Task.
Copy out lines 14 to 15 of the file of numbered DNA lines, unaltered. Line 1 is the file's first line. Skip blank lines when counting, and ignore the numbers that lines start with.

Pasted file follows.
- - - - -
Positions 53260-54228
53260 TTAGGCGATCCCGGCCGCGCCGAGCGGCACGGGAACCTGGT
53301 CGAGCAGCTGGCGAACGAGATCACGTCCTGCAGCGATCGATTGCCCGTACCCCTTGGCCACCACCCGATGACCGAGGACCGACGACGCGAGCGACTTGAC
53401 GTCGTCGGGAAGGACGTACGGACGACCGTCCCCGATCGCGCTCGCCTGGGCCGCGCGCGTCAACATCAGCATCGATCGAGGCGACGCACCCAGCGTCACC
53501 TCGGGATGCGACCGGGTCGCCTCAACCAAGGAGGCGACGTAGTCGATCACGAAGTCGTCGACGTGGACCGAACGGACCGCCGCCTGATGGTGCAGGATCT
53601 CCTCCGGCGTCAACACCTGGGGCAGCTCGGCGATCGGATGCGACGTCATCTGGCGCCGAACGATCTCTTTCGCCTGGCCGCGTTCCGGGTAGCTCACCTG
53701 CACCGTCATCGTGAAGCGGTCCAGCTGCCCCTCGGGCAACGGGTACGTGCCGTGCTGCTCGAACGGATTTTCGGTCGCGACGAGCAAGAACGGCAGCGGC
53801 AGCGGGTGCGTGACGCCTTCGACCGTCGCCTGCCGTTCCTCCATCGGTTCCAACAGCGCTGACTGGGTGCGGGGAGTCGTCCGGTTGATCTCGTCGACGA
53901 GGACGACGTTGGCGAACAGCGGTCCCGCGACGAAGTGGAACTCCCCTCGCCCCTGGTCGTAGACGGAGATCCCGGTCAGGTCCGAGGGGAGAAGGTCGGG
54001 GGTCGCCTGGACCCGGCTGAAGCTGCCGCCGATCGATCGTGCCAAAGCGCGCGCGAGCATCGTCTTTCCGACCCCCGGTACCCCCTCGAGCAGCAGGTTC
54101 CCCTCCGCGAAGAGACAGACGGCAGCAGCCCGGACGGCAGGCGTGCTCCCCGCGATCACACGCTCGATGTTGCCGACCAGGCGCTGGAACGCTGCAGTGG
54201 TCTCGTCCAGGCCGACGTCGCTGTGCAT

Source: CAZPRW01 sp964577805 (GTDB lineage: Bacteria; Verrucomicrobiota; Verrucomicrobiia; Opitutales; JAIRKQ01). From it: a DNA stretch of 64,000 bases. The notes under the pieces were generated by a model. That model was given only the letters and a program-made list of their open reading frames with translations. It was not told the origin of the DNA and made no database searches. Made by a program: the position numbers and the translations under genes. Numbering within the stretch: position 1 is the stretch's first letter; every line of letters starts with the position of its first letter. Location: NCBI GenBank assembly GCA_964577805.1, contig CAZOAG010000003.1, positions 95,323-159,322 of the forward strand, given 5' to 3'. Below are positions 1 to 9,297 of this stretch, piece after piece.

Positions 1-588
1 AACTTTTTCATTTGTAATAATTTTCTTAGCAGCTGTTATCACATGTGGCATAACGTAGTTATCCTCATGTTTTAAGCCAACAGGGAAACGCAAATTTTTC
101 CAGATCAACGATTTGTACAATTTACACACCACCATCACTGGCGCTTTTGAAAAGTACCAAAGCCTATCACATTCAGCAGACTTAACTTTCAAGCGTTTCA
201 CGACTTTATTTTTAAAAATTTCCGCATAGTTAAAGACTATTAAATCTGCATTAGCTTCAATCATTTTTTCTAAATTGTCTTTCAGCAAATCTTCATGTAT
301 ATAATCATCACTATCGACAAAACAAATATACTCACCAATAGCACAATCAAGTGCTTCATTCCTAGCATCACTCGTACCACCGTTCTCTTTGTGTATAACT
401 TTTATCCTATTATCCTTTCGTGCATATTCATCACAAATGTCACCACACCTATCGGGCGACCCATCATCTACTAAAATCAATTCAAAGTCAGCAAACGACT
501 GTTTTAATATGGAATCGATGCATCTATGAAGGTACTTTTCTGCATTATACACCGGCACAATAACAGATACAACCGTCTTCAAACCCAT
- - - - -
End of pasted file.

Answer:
Positions 1-588
1 AACTTTTTCATTTGTAATAATTTTCTTAGCAGCTGTTATCACATGTGGCATAACGTAGTTATCCTCATGTTTTAAGCCAACAGGGAAACGCAAATTTTTC